Five on-call firefighters sign on; board split on decision





Fire officials adding staff to help man three fire stations.

Fire officials adding staff to help man three fire stations.

FLINT TWP. — Five new on-call firefighters have signed on, but not with full approval from the township board.

In a 4-3 vote to approve conditional offers of employment, Township Supervisor Karyn Miller and trustees Barb Vert and Belenda Parker voted no.

Vert and Miller did not give a reason but Parker said she would prefer that each candidate be voted on individually.

“There are some (candidates) I don’t have a problem with offering conditional employment, but there are a couple I will not support,” she said.

She declined to make an amended motion so the board moved ahead with a motion already on the floor to hire all candidates at once.

Three of the new hires are experienced fire fighters who will immediately bolster the on-call staff but the other two will have to attend the Fire Academy in October, said Mike Burkley, assistant fire chief.

The new hires are:

•David DuFresne and Rick Keltner who have Michigan Fire Fighter Training Council (MFFTC) Certifications for Fire Fighter I and II, Hazardous Materials and Driver Training.

•Bennie Griggs and Wilson Lard who will require training

•Kenneth McNally who has MFFTC Certification for Fire Fighter I & II.

Burkley said that all candidates have successfully completed police background checks and must now pass an oral interview, written test, physical agility test and physical and drug tests.

Prior to approving the employment offers, township board members held a lengthy discussion about offering conditional employment before the candidates complete all required testing.

Trustee Vert asked why medical testing is done last.

Burkley said the medical test is saved for last because it cost more – about $450. He stressed that the conditional hires could get eliminated at any step during the testing process, for example during agility testing which is scheduled to be take place, Saturday, June 20 at the Clio Fire Department.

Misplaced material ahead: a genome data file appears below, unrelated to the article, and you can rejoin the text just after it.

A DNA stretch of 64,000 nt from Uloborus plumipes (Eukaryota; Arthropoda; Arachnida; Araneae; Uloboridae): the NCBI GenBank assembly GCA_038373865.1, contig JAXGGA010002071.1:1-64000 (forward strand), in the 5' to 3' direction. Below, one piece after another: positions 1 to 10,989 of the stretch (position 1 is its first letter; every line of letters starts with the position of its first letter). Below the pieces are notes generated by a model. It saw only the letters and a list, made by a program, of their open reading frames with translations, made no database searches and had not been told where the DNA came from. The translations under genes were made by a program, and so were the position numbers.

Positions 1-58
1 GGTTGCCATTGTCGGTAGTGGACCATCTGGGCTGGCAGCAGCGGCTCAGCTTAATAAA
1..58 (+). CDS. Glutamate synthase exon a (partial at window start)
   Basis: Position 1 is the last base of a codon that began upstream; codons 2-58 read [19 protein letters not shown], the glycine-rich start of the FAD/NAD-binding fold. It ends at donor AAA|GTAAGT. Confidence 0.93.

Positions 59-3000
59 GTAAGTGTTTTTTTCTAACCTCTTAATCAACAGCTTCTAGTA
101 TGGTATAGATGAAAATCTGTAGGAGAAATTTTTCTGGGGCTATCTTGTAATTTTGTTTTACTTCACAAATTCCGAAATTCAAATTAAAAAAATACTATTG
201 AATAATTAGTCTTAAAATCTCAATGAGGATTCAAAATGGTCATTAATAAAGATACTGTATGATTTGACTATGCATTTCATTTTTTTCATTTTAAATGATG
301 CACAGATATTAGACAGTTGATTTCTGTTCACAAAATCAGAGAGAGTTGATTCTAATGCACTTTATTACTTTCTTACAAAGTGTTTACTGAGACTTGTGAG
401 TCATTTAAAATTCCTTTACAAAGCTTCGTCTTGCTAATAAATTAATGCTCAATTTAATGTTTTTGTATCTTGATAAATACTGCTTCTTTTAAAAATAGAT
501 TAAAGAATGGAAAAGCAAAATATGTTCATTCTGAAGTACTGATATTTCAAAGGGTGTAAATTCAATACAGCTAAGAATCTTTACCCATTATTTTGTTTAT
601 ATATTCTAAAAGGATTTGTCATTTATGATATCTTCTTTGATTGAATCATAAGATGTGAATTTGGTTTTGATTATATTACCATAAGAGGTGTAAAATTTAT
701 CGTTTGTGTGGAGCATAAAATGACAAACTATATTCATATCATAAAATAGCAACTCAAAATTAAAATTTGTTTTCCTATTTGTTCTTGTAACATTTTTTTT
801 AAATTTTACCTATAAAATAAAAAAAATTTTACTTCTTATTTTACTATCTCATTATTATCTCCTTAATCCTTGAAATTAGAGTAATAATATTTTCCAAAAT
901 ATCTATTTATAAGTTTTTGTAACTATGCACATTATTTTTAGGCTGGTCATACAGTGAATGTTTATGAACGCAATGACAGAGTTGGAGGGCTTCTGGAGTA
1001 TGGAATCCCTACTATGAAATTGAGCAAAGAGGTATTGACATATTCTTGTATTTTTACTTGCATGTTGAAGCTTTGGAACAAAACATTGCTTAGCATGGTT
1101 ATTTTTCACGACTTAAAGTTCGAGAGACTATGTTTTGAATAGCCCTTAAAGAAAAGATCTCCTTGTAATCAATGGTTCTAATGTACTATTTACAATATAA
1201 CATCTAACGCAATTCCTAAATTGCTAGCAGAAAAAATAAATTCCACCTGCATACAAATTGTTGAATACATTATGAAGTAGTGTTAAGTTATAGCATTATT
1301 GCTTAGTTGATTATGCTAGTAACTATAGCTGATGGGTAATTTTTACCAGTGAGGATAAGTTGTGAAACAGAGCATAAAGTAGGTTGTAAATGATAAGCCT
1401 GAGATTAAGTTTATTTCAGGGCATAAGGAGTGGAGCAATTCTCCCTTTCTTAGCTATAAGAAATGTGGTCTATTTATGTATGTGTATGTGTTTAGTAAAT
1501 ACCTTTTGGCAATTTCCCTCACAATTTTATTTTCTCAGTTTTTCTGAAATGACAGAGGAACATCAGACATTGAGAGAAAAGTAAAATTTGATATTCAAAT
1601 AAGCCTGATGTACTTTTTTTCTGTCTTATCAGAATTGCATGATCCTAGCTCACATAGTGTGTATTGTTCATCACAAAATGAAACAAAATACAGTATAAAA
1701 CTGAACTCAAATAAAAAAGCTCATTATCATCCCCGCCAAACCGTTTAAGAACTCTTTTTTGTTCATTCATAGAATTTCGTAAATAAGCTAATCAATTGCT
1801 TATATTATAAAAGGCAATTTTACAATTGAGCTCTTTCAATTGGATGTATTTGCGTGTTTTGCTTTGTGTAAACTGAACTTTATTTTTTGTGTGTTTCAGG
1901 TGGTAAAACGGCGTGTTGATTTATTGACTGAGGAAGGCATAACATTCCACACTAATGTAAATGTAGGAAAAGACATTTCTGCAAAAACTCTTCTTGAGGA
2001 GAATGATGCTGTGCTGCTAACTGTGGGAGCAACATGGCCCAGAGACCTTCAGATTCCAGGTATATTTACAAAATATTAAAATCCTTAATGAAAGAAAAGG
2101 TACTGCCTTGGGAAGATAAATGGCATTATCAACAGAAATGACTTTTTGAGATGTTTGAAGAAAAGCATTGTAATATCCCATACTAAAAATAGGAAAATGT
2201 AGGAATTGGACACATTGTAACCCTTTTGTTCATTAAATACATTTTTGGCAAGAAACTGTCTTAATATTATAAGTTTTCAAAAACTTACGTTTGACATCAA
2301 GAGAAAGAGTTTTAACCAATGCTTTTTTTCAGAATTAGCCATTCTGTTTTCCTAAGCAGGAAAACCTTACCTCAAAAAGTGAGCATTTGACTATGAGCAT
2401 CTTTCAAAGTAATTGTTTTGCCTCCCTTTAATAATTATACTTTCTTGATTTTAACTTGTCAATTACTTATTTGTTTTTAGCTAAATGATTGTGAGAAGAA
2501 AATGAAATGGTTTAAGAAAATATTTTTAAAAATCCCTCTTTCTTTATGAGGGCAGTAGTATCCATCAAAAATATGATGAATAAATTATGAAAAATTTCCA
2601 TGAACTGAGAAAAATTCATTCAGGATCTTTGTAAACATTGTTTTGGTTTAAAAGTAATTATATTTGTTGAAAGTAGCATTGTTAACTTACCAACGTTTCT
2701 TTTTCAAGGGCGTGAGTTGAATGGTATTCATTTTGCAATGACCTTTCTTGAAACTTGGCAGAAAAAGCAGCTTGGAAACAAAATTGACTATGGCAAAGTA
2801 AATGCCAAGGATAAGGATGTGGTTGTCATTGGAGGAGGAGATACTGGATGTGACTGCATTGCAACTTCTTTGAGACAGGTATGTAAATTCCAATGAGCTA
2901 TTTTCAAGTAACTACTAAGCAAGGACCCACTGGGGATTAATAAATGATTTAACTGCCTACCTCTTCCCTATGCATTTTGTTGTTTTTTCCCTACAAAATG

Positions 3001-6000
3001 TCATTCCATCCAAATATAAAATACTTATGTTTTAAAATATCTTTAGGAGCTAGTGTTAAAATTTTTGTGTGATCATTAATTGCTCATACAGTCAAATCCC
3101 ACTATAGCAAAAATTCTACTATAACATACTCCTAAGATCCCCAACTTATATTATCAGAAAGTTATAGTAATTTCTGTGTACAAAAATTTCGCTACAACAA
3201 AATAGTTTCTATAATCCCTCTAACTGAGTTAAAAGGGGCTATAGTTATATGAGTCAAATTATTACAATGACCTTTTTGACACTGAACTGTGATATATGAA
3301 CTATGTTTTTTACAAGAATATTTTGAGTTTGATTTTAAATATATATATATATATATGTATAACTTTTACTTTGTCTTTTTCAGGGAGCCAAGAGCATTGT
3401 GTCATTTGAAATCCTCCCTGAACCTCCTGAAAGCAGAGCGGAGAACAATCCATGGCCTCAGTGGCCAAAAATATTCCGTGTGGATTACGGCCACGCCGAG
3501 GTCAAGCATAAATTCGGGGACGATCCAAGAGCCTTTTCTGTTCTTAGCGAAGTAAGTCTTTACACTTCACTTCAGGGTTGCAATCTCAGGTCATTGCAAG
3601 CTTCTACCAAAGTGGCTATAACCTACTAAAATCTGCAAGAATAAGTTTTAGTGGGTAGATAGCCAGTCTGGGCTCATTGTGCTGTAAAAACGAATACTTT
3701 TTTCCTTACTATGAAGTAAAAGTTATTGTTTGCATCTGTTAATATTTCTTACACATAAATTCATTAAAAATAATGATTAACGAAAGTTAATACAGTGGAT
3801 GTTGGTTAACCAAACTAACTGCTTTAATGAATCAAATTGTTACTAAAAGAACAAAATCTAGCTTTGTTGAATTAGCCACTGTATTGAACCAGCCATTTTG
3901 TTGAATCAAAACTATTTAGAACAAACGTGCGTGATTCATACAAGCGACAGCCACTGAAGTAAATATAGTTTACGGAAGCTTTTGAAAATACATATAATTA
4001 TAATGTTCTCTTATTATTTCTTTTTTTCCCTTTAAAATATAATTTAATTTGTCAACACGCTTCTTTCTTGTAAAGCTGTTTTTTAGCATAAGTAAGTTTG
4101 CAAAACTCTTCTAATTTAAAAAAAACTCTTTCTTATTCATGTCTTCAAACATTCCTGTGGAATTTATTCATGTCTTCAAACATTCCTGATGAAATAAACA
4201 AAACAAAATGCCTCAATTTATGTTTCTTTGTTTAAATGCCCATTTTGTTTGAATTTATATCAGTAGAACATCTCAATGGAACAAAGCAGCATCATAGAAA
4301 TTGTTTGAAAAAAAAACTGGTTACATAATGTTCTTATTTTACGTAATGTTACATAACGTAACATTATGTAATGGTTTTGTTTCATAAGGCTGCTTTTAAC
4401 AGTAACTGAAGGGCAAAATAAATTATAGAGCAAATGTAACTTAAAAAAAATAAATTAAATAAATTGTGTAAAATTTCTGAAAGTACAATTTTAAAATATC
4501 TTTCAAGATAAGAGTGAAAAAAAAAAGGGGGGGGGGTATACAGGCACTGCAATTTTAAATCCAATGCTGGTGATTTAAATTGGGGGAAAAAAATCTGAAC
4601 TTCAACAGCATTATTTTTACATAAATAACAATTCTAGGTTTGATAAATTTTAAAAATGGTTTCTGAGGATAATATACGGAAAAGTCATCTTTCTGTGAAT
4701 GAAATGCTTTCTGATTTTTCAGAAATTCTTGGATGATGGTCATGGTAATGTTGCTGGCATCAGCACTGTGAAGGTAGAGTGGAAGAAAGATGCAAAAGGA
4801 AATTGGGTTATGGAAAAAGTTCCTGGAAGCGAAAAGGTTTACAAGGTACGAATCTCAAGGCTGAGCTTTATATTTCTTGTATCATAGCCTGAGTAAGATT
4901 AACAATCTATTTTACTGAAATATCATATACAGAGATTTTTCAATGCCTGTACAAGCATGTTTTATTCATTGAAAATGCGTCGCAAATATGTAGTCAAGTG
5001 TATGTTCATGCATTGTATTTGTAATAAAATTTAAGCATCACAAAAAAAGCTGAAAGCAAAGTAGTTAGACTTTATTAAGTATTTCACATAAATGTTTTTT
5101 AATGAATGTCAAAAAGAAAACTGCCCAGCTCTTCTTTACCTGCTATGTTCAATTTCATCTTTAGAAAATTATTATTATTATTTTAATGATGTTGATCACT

“At any point they could get washed out,” Burkley said.

Police Chief George Sippert noted that conditional offers must be in place in order to receive confidential testing results back for each applicant. He also noted that background checks his staff conducts are not extensive. They are derived from generally available public records. Detailed follow-up background checking is left up to fire department officials, he said.

Burkley confirmed that the applicants driving records have been checked.

This action comes after recent complaints by some residents that fire response time is too slow.

Gerald Roberts, a resident and frequent board critic, said during public comment that he observed at a recent fire that fire trucks from neighboring municipalities arrived on scene before the township’s fire truck. He said it was because the closest township fire department was not staffed.

Dave Huffman, a resident and frequent board critic, agreed.

“I find it an embarrassment … about the response time when we can get better response from Flushing and Swartz Creek than we can from our own fire department,’’ Huffman said of the faster mutual aid response.

Referencing the ten-year Public Safety Millage voter passed in November, expected to generate about $3 million a year to hire more staff, Huffman said residents are paying taxes for services they are not getting.


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